Coming Out About My Non-Binary Gender

First in a series on my non-binary gender identity.

Late last year, rather abruptly, I came out as non-binary. It was National Coming Out Day and I decided I was going to tell everyone, just like that. I IMed my partner and told him first; he was as unwaveringly and lovingly supportive and understanding as he always is. Ten minutes later, I’d posted it to my Facebook wall. Thankfully, due to the self-selection and curation I’ve cultivated online for years now, I was met with congratulations and love and support. Outside of carefully-created spaces (or at least ones where I can block people), however, I’ve mostly kept my mouth shut about it. I don’t have enough fight in me to deal with yet another Othering aspect to my person.

It wasn’t something that I’d consciously thought a lot about or planned to do. It was more a slow and lurching realization, backburnered to everything else I’ve always thought and talked and written about. In a lot of ways, it resembled the way that I “became” an atheist: I didn’t talk or think too much directly about it, not even with those close to me, and didn’t want it to be true, but stopped fighting it and eventually submitted to the truth.

While the act of coming out was a surrender to what I’d known was true on some level for a while, a building up to a realization of something about me, there were markers along the way.

Disney's Aladdin-themed Tiger hand held game

The simplest sign of these goes back to my childhood. Until about eighth grade, I was always the tallest and overall biggest kid in my class. While the teasing for being fat hurt, it never occurred to me to be fussed when someone called my short-haired, grubby-fingered, shorts-and-tee-wearing self “a boy” or “he,” especially not when the person was some passing-by stranger.  Why should I care if Random Old Lady at Supermarket, an extra if there ever were one in the story of my life, called me “little boy”? I had more important things to care about: Tiger Disney handhelds to beat, my Mario skills to perfect, books to read, Power Rangers to watch, favorite stuffed toys to rescue from my younger sister, Barbies to style, soccer cleats to put on and take off, necklaces to chew on to the chagrin of my mother, mud to play in.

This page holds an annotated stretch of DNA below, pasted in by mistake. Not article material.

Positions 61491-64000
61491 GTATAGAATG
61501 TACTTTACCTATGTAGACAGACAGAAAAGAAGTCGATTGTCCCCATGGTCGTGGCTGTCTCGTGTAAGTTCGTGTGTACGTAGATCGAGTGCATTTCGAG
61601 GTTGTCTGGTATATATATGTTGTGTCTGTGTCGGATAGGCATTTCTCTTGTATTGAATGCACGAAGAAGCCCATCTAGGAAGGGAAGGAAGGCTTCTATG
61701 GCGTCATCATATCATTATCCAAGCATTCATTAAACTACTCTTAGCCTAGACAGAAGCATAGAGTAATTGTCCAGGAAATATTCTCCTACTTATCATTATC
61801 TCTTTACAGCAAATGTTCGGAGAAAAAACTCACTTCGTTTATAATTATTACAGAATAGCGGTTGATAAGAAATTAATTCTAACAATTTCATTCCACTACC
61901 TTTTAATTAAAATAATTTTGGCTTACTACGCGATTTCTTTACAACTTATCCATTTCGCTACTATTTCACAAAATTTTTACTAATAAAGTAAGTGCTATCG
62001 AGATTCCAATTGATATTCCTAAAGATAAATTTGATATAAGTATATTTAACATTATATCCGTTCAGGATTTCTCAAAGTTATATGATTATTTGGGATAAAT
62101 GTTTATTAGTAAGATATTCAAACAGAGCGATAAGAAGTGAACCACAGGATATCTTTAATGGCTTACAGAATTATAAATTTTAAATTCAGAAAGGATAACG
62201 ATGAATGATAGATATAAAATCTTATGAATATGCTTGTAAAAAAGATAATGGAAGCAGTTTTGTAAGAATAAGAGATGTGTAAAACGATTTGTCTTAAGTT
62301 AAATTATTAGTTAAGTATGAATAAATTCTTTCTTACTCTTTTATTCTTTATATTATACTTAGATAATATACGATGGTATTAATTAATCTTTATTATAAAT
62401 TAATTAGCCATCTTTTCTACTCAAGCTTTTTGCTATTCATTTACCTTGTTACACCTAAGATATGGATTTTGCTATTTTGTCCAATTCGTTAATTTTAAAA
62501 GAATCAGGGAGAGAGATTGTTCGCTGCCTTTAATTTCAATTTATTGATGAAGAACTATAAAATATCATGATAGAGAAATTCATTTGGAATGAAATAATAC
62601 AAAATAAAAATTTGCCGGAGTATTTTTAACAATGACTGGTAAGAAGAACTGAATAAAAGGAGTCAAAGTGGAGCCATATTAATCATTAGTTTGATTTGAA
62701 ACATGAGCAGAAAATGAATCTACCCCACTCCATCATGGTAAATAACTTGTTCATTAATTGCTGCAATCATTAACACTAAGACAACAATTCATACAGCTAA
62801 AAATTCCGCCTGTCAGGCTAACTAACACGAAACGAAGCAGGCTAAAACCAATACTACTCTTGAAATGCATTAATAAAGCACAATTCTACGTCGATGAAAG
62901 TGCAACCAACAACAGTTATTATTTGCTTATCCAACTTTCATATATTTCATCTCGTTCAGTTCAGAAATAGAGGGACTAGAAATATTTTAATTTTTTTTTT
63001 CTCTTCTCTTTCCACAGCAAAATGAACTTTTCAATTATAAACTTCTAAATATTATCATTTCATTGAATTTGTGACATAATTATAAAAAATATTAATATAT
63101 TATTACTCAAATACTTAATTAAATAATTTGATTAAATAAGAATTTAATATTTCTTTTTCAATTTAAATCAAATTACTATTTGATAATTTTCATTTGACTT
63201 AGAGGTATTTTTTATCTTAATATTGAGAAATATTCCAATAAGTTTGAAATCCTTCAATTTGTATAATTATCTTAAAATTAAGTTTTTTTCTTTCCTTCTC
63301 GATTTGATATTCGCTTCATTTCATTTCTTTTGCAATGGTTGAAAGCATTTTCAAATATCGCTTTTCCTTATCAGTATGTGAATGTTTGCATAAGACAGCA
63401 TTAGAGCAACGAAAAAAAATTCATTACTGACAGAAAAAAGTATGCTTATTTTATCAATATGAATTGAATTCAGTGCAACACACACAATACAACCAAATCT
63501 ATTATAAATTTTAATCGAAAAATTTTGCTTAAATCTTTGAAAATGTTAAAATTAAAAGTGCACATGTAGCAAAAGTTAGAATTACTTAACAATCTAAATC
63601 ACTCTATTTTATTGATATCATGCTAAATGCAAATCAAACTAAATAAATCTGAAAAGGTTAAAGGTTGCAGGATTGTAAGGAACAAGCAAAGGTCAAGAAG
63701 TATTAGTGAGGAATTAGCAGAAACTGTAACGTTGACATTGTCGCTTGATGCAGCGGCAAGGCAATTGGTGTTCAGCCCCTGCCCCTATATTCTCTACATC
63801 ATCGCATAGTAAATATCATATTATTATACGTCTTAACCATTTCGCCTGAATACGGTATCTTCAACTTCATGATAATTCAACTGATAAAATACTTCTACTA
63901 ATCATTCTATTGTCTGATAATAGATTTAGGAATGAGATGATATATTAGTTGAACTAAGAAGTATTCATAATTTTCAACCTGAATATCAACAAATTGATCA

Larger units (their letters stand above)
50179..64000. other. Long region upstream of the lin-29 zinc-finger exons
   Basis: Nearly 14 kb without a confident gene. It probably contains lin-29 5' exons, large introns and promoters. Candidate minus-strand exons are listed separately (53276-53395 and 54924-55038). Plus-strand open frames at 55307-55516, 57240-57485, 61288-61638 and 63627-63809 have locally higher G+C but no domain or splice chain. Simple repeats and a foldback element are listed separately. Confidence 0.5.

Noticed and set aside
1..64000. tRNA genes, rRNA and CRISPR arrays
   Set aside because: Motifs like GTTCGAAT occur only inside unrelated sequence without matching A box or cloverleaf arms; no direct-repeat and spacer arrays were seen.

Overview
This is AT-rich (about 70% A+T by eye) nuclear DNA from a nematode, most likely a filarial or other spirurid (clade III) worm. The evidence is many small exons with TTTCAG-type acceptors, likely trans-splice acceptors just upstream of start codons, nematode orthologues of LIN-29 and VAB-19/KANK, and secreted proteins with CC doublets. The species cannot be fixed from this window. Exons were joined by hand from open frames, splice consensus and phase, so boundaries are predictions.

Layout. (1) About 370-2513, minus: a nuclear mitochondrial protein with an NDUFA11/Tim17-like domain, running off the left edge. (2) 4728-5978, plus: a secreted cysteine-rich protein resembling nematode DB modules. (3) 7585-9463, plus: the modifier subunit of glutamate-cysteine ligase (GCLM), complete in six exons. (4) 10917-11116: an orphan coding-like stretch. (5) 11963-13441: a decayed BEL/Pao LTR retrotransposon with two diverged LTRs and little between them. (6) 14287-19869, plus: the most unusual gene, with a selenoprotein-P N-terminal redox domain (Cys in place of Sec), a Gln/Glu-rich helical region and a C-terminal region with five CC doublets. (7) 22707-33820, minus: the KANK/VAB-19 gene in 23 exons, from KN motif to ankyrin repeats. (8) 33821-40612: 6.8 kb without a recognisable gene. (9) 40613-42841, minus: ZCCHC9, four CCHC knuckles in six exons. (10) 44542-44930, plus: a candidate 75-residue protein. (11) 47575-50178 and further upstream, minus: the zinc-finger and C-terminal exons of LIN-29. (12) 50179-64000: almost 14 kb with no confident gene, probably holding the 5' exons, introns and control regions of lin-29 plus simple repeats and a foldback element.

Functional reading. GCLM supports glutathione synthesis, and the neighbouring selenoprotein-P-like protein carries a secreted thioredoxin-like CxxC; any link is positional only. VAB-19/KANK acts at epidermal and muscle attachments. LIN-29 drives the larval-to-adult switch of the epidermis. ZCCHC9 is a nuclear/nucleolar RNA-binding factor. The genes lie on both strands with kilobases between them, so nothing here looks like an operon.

Older female relatives taught me that I was supposed to care to the point of offense about being called by male designators. “That’s a little girl,” they’d clarify. “That’s my [daughter / niece].” Some of the more forward-thinking ones would even give a lecture about how modern 90’s girls were allowed to wear shorts and have short hair and didn’t have to wear dresses and have long hair to be girls. I learned that being a girl was not just a thing I was but also something about which I had to be defensive. A naturally obedient type, I internalized that rule.

“You must assert that you are a girl” joined the many other things that I was taught were important but that I never really intrinsically understood to be important. I was equally as befuddled by the significance of, say, ritualized exchanges of greetings whose words I understood but where I wasn’t meant to give a sincere answer. “Hello, how are you? “/ “I’m fine, how are you?” was a social script I knew. “Little boy.” / “I’m a girl.” was just another nonsense-to-me but world-ending-for-adults call-and-response “conversation.”